Stephen Bilkis and Associates will also recommend Substance Abuse Lawyers who will help you.

February 2, 2012

Drunk Driver Wreaks Havoc Through Mobile Home Park

A man was arrested for DWI after allegedly striking objects and vehicles in a trailer park.

The local 911 office received several calls from trailer park residents about a driver in a white Ford truck striking, fencing, an electrical box, power lines and other vehicles. When officials arrived on the scene, they observed the white truck driving southeast without headlights in a field. When the truck stopped, deputies discovered the driver had abandoned the vehicle.

After searching the area, deputies found the 41 year-old man 300 yards from the abandoned truck. He was hiding in a ditch. The man stumbled out of the ditch mumbling that someone had slipped something in his drink and it was making him act crazy. Officials observed that the man seemed extremely intoxicated and discovered a rifle the man had left behind in the ditch, stated a New York Criminal Lawyer.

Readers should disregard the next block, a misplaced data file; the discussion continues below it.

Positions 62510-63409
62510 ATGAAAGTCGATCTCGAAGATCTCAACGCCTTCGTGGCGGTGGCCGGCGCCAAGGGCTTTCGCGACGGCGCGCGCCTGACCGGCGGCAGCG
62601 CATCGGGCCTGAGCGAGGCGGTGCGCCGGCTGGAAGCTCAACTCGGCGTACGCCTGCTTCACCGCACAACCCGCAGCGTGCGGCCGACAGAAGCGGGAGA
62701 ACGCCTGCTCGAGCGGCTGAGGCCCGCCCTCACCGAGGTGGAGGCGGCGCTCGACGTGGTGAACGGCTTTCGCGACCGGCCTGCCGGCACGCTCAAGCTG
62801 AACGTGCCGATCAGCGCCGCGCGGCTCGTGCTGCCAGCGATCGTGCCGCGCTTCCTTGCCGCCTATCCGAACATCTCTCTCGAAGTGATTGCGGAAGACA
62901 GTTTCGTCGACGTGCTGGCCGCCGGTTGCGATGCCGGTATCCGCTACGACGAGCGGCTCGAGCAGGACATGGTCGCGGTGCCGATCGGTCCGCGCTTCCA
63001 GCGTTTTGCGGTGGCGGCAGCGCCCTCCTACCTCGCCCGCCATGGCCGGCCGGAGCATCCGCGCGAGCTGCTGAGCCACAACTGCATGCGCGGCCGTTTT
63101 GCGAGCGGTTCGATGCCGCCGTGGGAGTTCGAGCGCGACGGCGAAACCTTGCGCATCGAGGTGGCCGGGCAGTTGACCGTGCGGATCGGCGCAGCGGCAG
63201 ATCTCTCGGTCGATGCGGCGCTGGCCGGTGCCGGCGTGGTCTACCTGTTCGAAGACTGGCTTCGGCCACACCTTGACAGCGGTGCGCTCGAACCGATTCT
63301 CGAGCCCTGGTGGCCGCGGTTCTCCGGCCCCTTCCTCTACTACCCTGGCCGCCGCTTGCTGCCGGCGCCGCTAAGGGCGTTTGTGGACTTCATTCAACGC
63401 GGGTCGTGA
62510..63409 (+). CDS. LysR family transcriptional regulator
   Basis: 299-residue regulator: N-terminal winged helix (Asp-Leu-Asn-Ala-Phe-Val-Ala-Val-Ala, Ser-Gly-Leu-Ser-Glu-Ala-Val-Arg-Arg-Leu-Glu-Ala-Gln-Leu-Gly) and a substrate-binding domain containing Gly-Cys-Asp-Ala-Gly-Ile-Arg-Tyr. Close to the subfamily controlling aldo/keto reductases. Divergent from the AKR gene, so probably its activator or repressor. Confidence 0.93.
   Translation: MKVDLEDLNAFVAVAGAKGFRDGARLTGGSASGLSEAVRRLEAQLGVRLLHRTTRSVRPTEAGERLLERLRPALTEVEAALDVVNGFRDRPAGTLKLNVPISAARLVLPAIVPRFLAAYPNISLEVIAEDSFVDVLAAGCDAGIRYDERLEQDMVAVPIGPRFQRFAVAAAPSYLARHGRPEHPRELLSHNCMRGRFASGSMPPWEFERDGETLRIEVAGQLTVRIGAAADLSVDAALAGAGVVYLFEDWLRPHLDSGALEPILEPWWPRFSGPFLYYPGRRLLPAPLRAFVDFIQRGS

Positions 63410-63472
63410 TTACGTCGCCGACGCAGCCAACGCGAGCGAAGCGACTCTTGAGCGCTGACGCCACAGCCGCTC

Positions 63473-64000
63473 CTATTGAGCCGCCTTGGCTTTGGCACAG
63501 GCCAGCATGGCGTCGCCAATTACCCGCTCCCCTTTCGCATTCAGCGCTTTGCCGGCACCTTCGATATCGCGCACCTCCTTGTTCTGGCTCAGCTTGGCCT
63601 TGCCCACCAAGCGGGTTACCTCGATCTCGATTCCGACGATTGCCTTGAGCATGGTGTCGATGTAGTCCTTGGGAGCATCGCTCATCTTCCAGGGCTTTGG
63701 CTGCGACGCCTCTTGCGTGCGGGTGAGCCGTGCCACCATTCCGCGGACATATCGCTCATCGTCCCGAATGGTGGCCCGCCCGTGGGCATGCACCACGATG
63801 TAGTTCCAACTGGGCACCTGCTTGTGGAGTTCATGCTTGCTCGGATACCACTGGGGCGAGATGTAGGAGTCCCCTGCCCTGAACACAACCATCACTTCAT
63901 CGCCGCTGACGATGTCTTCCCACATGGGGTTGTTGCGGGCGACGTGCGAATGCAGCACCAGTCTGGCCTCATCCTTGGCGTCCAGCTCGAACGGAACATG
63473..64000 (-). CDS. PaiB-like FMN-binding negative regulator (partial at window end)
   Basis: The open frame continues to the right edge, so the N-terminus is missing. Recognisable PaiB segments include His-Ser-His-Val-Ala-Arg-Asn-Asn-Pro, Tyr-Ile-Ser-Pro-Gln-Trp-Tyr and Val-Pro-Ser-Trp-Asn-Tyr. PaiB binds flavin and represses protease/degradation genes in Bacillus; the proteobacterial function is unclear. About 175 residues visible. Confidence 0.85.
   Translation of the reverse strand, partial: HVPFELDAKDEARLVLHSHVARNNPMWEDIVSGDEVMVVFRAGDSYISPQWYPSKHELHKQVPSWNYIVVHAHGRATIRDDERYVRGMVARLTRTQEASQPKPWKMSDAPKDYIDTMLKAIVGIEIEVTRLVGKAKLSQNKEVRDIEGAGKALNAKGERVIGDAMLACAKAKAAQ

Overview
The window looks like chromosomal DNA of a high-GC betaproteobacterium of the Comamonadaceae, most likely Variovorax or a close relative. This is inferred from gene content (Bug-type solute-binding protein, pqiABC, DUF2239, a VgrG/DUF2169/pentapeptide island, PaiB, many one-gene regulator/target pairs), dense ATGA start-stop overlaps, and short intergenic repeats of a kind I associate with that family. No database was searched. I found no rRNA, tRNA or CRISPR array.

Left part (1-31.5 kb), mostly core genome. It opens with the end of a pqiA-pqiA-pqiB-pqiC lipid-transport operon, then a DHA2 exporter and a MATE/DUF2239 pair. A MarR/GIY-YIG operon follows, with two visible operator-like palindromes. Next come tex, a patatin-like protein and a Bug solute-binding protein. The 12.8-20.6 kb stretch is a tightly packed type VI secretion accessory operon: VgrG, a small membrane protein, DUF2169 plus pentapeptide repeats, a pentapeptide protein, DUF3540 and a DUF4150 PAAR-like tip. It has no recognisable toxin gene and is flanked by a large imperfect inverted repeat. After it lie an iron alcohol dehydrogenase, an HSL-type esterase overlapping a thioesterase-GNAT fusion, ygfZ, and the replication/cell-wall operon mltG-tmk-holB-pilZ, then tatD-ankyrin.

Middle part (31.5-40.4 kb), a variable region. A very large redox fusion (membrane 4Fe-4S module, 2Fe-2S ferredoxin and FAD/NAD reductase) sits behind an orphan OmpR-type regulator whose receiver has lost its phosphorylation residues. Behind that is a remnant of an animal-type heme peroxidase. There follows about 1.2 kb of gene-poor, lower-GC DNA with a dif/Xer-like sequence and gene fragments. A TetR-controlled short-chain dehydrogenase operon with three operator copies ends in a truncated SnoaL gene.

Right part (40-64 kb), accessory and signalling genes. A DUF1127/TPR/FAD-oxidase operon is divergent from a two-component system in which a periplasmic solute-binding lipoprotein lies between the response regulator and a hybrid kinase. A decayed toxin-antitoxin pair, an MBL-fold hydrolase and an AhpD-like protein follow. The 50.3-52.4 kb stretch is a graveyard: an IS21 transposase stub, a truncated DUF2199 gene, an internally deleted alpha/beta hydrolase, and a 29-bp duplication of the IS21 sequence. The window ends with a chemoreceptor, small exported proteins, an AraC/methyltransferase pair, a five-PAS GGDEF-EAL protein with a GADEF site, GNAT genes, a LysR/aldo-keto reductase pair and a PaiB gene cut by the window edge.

The man admitted to having drinks earlier in the evening, but refused to perform field sobriety tests because he stated he would not pass them. According to officials, he had a blood alcohol concentration of 0.239, which is three times the legal limit.

The man, who was driving with a suspended license, was arrested and charged with aggravated DWI, reckless driving, criminal damage and leaving the scene of an accident. No other details regarding the incident or about the man's incarceration or bond are available at this time.

If you or a loved one is facing criminal charges, Stephen Bilkis and Associates can help. We can help you navigate through the complicated process of putting together an effective defense, ensuring the best possible legal outcome. We have offices located throughout New York for your convenience, including locations in Manhattan, Queens, The Bronx, Brooklyn, and Staten Island. We also have locations in Westchester County, and Nassau County and Suffolk County on Long Island. Call us today for a free consultation at 1-800-NY-NY-LAW.


January 31, 2012

Friends Should Not Let Friends Drive Drunk Says Police